In a declaration filed in support of the motion for summary judgment, William Winter stated that he was a licensed civil engineer who, since April 2003, had served as an assistant deputy director and later the deputy director of the DPW. As an assistant deputy director, he had the delegated authority to review and approve plans for county highways. Winter stated that in 2003, he approved “Specification and Plans” for Sierra Highway (the 2003 plans). He stated that in preparing the 2003 plans, “DPW reviewed and considered, among other factors, ... the absence of a center median space and center median barrier....” Winter stated that in his professional engineering judgment, “a center median... [was] not feasible due to a variety of technical reasons.... In addition[, ] there were property ownership reasons and environmental considerations that would preclude any immediate change to the alignment or cross section of Sierra Highway.” He further stated that “in order to even consider installing a center median barrier[, ] there would need to be a center median of at least ten feet (10’) in width. Technical, property ownership and environmental considerations preclude[d] any immediate installation of a center median that is 10’ in width.”

A copy of the 2003 plans was attached to Winter’s declaration. The plans included design drawings showing a detailed section of Sierra Highway. The drawings showed no median space or median barrier.

In 2007, Winter approved a “Signage Plan” for Sierra Highway, which added yellow flashing beacons along the highway (the 2007 plans). Winter stated that in preparing the 2007 plans, “DPW reviewed and considered the then-existing conditions of the Sierra Highway including... the absence of a center median....” The design drawings for the 2007 plans show where yellow flashing signals would be added. They showed no median space or median barrier.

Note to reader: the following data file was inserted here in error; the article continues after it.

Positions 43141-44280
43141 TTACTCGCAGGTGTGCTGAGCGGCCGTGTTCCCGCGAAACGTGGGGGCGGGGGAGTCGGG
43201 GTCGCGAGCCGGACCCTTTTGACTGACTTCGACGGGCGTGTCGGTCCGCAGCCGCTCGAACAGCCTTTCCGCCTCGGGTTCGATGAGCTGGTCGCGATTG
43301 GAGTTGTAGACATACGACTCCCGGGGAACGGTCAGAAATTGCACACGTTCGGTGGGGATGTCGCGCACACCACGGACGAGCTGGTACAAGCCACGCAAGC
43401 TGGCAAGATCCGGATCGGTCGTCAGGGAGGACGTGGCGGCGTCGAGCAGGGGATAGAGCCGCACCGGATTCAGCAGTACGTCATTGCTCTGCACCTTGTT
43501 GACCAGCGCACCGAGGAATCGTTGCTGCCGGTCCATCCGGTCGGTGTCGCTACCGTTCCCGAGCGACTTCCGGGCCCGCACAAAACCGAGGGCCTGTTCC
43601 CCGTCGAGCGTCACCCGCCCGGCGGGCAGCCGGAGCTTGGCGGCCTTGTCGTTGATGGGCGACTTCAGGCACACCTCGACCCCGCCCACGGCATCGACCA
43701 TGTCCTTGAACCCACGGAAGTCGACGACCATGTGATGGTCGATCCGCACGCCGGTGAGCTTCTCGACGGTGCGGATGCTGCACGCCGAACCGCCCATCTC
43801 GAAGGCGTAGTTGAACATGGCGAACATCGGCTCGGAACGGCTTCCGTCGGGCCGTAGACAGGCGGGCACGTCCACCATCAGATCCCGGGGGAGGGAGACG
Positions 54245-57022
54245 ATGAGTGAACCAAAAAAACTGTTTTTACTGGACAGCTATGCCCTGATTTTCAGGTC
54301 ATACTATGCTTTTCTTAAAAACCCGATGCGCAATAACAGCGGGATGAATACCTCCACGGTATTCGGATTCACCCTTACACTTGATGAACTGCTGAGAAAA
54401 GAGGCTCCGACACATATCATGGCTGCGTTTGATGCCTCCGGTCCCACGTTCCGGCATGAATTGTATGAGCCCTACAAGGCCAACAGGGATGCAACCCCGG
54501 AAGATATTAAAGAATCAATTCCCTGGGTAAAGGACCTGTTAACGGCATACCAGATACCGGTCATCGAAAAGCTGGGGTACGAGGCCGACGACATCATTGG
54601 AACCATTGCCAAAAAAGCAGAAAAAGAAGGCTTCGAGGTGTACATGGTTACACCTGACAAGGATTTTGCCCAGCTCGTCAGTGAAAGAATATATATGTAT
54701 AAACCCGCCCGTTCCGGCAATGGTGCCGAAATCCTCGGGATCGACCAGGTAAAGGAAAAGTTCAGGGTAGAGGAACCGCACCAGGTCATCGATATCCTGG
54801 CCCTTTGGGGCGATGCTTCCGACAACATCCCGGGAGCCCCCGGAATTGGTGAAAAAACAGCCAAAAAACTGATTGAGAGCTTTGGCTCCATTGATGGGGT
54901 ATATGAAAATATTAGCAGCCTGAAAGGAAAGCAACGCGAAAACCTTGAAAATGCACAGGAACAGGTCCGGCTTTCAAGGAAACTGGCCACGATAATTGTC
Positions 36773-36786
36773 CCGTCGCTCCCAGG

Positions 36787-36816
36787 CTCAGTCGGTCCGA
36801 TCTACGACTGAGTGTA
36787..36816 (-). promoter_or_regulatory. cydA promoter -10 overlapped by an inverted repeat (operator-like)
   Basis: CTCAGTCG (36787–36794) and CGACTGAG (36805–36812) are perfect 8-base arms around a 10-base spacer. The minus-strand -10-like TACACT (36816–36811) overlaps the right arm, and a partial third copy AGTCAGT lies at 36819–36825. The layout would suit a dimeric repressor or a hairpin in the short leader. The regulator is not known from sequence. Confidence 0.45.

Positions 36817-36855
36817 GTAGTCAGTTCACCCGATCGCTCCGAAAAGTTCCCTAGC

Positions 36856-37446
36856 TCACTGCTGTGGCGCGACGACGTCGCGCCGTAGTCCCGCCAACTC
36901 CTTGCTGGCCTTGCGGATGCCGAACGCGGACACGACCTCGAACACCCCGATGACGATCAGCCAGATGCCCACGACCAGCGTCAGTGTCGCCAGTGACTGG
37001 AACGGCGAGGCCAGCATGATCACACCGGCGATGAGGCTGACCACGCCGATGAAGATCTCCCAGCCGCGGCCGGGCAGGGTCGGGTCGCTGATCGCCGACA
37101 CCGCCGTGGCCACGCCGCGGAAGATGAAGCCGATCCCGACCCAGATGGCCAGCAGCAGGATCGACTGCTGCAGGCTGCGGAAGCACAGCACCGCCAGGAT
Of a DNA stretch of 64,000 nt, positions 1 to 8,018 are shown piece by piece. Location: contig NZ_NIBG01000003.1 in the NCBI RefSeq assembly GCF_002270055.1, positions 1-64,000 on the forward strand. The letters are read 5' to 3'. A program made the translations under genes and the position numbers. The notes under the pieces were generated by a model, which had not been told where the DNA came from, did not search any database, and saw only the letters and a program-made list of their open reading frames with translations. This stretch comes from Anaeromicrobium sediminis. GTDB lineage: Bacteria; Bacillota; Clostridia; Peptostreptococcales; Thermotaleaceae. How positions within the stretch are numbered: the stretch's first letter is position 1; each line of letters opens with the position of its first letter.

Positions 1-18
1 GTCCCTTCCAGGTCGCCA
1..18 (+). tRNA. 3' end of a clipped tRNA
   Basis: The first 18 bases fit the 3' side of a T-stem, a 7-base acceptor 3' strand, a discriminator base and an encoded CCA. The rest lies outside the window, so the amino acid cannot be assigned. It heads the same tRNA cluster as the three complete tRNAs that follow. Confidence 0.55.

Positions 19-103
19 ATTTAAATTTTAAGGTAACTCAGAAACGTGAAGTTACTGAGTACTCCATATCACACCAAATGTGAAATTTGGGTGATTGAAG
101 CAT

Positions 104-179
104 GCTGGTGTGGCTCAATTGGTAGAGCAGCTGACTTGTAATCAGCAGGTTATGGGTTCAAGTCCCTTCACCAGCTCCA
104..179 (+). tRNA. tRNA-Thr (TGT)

Appellants opposed the motion for summary judgment, asserting that respondent had failed to meet its burden of showing it was entitled to design immunity. Appellants argued that “[n]either of the [2003 or 2007] interim plans demonstrates that geometric features which plaintiffs allege caused the accident -- the curve radii and superelevation of the subject highway curves -- were even considered, much less designed and approved by an individual with discretionary authority to approve such geometric design features.” Assuming there was design immunity, appellants contended it was lost when respondent allegedly “acknowledged” that the highway had become dangerous but did not remedy the danger in a reasonable time.

In support of the opposition, appellants submitted a declaration by Harry J. Krueper, Jr., a licensed civil engineer and traffic engineer. Krueper stated that after his firm was retained by appellants in 2010, the firm’s staff conducted a field survey of the accident site and “ball bank” tests. The field survey showed that the highway lanes and shoulder widths were narrower than recommended by the American Association of State Highway and Transportation Officials (AASHTO) and the State of California. The ball bank tests indicated that the curve of the road was safe for vehicles traveling at 55 mph. A spot speed test of the road indicated that the “85th percentile speed” was 61 mph for westbound traffic, and 61.3 mph for eastbound traffic. Based on the field survey and the ball bank and speed tests, Krueper opined that Sierra Highway was dangerous under normal highway use.

Krueper also opined that there had been a “high accident rate” for the 0.47 mile area of Sierra Highway that included the accident site. His opinion was based upon a review of California Highway Patrol records showing there had been 64 accidents in the decade from 1999 to 2009.

Appellants also submitted a declaration by Matthew Manjarrez. Manjarrez, a registered civil engineer and traffic engineer, stated that Sierra Highway is characterized by high traffic volume and high traffic speed. He stated, “[a] large number of various count data from 2003 through 2010... [showed] the average daily traffic on Sierra Highway at the subject location was approximately 41, 000 vehicles per day. This is consistent with the Engineering and Traffic Survey conducted in November 2001, which identified an average daily traffic volume at the subject location of 41, 338.” Manjarrez also stated that in January 2006, speed survey data showed that the 85th percentile speed of drivers on northbound Sierra Highway traffic near the subject ...